On Sunday, The New York Times published an excerpt of a new book on Supreme Court Justice Brett Kavanaugh by Times reporters Robin Pogrebin and Kate Kelly. The snippet focused on the story of Deborah Ramirez—a classmate of Kavanaugh’s at Yale, who alleged he had exposed himself to her at a college party. While Kavanaugh angrily waved off reports of such behavior during his confirmation hearing, Pogrebin and Kelly wrote that they found both Ramirez’s claim, and Christine Blasey Ford’s allegation of a drunken attempted assault by a high-school-aged Kavanaugh, to be credible.
That was all it took. The president punched out tweet after tweet demanding retribution for the “lies” told about the justice. By the end of Monday, several Democratic presidential candidates had called for Kavanaugh’s impeachment.
So here we are, a year later. The wounds are not going to heal.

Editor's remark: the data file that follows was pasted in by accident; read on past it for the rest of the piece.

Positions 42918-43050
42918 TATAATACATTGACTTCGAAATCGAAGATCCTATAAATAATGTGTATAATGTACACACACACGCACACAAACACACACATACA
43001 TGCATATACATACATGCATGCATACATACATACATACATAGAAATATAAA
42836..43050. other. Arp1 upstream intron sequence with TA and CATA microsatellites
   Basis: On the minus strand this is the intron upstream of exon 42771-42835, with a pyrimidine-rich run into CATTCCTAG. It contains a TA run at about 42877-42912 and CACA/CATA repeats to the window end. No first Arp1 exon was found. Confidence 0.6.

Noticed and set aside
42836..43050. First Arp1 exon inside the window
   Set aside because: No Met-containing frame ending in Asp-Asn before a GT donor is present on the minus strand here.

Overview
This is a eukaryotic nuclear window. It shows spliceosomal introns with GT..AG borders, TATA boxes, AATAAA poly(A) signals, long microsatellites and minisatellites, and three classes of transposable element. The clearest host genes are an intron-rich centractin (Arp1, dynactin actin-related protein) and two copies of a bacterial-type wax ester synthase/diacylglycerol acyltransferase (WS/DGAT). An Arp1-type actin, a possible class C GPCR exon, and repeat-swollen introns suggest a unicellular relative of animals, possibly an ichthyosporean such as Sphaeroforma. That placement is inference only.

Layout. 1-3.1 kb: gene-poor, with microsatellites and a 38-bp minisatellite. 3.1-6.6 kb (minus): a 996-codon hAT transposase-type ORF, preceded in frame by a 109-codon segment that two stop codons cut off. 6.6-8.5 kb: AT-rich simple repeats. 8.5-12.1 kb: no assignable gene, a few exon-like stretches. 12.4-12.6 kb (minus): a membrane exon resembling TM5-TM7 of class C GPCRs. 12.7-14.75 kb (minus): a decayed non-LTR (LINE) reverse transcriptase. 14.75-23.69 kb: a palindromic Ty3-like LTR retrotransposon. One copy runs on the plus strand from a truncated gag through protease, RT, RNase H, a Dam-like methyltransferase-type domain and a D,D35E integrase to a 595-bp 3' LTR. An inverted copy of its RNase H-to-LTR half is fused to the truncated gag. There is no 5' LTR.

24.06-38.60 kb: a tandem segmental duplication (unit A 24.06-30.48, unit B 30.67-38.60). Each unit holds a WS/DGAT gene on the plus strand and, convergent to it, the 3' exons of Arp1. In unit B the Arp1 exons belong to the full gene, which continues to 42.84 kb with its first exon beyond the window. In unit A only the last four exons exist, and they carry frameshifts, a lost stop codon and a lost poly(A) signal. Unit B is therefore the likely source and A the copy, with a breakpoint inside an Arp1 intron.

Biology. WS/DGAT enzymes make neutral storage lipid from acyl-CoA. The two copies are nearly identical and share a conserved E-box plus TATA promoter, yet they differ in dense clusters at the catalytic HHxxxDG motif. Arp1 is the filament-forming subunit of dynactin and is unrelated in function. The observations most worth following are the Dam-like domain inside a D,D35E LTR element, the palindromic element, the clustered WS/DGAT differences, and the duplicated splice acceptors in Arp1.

The staying power of the Kavanaugh story—or perhaps the Christine Blasey Ford story, or the Deborah Ramirez story—is how normal it is. This might be a strange thing to say about a controversy involving a president, a Supreme Court justice, and some of the most selective schools in the United States. But the broad outlines of the story are so familiar as to be almost archetypal, and for that reason it has the same power that fables do: We can find in it the shadow of our own pain. As Vox’s Jane Coaston notes, many conservatives writing in the fall of 2018 seemed to see themselves or those they knew in Kavanaugh: a rambunctious boy who grows up into, as the conservative commentator Rod Dreher wrote, an “ordinary, bland Republican man,” unjustly persecuted. And many found the allegations themselves similarly familiar. In a second excerpt from their book, published in The Atlantic, Pogrebin and Kelly quote a sex-crimes prosecutor calling Ford’s account a description of “a very bread-and-butter acquaintance sexual assault.”